The messianic thrust of the OT was the whole reason the books of the Hebrew Bible were written. In other words, the Hebrew Bible was not written as the national literature of Israel. It probably also was not written to the nation of Israel as such. It was rather written, in my opinion, as the expression of the deep-seated messianic hope of a small group of faithful prophets and their followers.
To put it plainly, it appears that the best way of understanding the Bible as a whole is to see the Old Testament as predicting the coming of the Messiah and the New Testament revealing him to be Jesus of Nazareth. A commitment to faithful exegesis of the Hebrew Bible should yield a messianic interpretation.
A second reason for treating the Hebrew Bible as a messianic document is that it provides the most biblical apologetic for Jesus as the Messiah. Without the evidence of the Tanak, it would be impossible to identify Jesus as the Promised One. Consistently, the apostles contended that Jesus of Nazareth was "the Messiah... the One Moses wrote about in the Law (and so did the prophets)" (John 1:41, 45). This was the perspective that they learned from Jesus himself when he said that "everything written about Me in the Law of Moses, the Prophets, and the Psalms must be fulfilled" (Luke 24:44). Affirming the messianic hope is the apologetic linchpin in the New Testament for proving that Jesus is indeed the promised Messiah. For this reason, the apostles, church fathers, the medieval churchmen, biblical theologians, apologists, and missionaries have all recognized the importance of messianic prophecy.
Besides the importance of messianic prophecy as a biblical apologetic, a third reason it is crucial to treat the Hebrew Bible as messianic is that it enables followers of Jesus to have confidence in the Bible as God's inspired Word. The specific fulfillments of the messianic predictions confirm the Bible's claim for itself that it is an inspired book. The Hebrew prophets could not have foretold the life, ministry, death, and resurrection of Jesus apart from inspiration of the Holy Spirit. Therefore, recognizing the messianic predictions of the Hebrew Bible will strengthen confidence in the Bible as a unified, inspired book that reveals Jesus of Nazareth truly to be the promised Messiah of Israel and of the world.
A fourth reason messianic prophecy is so essential is that it is foundational for identifying Jesus as the true Messiah. When John the Baptist was in prison and struggled with doubts about Jesus, he sent his disciples to Jesus with a question. They asked, "Are you the One who is to come, or should we expect someone else?" (Matt 11:3). Jesus responded (Matt 11:4-5) by referring to His fulfillment of Isaiah's predictions of the Messiah (Isa 35:5-6 and 61:1-4). Foundational to our confidence and salvation in the person and work of Jesus the Messiah is that He indeed did fulfill the words of the prophets. Though contemporary evangelical scholarship continues to recognize Jesus as both Lord and Messiah, they fail to see the importance that Jesus Himself gave to messianic prophecy as proof of His own identity.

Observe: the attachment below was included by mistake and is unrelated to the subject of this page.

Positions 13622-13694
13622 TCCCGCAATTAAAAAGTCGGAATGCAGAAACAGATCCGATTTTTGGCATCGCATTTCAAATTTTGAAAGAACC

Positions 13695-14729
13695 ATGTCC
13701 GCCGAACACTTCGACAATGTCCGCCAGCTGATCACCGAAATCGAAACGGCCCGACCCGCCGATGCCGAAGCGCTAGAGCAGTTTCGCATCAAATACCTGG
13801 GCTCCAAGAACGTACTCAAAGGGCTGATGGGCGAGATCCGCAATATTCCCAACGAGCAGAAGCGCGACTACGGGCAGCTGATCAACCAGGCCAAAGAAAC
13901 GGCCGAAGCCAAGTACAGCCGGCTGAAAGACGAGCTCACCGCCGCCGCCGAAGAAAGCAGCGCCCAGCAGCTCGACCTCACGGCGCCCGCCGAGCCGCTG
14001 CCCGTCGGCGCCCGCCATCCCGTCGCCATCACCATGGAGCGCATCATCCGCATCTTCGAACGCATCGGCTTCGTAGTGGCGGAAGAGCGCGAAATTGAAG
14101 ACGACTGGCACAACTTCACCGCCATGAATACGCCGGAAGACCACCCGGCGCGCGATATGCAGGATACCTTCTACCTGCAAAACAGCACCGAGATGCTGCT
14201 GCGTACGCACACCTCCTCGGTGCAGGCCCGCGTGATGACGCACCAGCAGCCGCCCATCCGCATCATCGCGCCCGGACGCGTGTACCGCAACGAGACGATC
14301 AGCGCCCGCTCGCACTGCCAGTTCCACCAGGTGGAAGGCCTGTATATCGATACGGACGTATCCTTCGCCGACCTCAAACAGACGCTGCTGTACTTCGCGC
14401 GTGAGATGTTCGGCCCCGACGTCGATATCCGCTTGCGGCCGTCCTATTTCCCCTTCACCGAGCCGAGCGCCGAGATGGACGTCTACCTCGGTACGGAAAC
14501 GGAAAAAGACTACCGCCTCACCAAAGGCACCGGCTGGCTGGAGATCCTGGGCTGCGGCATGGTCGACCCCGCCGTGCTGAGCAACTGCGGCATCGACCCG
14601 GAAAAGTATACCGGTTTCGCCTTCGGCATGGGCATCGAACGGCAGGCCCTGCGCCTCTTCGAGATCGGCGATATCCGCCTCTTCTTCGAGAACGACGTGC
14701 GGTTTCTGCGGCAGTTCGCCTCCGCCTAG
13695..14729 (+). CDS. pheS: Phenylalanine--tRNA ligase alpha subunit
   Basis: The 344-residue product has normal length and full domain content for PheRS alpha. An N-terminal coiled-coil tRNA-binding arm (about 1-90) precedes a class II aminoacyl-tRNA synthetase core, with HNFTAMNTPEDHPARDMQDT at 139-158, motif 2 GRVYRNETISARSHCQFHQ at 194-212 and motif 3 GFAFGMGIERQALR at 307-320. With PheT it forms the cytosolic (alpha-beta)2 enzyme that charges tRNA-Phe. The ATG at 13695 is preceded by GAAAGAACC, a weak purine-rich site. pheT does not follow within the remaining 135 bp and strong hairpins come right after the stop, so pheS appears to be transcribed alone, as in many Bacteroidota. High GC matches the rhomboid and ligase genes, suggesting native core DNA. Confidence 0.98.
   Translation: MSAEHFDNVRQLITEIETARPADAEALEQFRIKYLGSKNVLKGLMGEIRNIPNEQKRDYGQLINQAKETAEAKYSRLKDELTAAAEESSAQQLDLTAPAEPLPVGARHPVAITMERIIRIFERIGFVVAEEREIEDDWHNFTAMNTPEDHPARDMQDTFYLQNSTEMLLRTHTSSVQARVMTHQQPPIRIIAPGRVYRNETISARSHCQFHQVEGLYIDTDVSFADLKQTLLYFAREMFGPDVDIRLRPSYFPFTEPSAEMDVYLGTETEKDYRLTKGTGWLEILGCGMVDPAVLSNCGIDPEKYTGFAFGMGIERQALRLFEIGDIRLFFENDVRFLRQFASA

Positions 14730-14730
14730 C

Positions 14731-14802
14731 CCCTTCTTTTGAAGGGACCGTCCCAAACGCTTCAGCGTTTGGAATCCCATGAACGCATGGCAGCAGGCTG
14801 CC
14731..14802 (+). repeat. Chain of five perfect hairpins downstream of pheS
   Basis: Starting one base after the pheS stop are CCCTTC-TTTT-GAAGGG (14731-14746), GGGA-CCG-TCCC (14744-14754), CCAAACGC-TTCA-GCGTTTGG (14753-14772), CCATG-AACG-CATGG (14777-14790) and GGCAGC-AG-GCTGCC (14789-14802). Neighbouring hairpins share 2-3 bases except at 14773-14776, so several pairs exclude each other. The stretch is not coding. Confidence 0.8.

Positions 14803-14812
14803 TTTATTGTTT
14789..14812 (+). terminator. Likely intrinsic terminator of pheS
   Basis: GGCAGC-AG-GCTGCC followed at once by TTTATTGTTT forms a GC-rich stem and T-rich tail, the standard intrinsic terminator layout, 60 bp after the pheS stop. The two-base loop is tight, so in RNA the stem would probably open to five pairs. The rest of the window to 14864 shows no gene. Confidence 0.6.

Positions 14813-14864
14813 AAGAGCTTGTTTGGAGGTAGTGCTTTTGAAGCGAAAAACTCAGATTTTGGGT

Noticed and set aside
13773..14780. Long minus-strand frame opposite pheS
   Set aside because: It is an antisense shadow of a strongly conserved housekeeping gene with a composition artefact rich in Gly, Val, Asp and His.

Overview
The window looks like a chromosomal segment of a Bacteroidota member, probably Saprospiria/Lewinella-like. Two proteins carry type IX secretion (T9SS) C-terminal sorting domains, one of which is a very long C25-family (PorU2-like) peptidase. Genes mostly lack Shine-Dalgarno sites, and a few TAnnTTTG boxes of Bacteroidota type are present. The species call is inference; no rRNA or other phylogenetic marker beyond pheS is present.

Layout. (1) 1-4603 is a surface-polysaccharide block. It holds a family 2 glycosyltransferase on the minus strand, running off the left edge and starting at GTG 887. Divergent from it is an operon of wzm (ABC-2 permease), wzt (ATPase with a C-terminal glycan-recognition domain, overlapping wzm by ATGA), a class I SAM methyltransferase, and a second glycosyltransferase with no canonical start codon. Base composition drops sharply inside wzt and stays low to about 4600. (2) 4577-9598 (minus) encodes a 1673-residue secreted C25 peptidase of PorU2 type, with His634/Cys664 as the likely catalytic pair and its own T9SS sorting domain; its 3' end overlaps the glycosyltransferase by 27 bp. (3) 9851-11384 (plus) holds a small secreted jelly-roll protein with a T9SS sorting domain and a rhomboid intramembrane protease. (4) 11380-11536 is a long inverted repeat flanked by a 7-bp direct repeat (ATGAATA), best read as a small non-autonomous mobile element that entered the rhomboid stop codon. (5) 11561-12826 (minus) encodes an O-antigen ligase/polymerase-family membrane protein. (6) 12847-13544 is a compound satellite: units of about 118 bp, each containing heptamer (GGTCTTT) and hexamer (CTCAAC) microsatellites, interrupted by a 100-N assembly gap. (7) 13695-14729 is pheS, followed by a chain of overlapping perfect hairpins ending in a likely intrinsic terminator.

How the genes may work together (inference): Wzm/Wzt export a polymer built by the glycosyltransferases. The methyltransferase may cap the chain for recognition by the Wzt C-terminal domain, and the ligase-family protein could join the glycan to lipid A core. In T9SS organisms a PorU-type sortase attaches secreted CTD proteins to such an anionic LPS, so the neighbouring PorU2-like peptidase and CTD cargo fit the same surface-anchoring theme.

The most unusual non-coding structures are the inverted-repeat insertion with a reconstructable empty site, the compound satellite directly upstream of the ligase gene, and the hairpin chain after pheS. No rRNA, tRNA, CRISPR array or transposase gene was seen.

In this first chapter I have attempted to demonstrate why messianic prophecy is important to a sound interpretation of the Hebrew Bible and, in fact, the whole Bible. The content of the following chapters is as follows.
Chapter 2 addresses how contemporary interpreters approach the messianic hope in the Hebrew Bible. In order to place this book in context, it is vital to understand the varying attempts to explain how the Hebrew Bible is messianic. While most authors would affirm that the Old Testament is indeed messianic in some way, they would put very little stock in direct messianic prophecy. This chapter describes these differing approaches to interpretation.
Chapter 3 begins to make the case for reading the Hebrew Bible as messianic by adducing text-critical evidence. This is the first of five chapters defending the idea that the Hebrew Bible is indeed messianic and that the prophecies are frequently direct predictions. To begin, it is necessary for interpreters to examine textual criticism because in a number of places the messianic hope is clearer in the variant readings and often these variants with messianic nuances are indeed the better readings. This chapter evaluates eight different readings to show that the messianic reading is the better choice. Hence, biblical interpreters at times will more readily find the Messiah in the critical apparatus.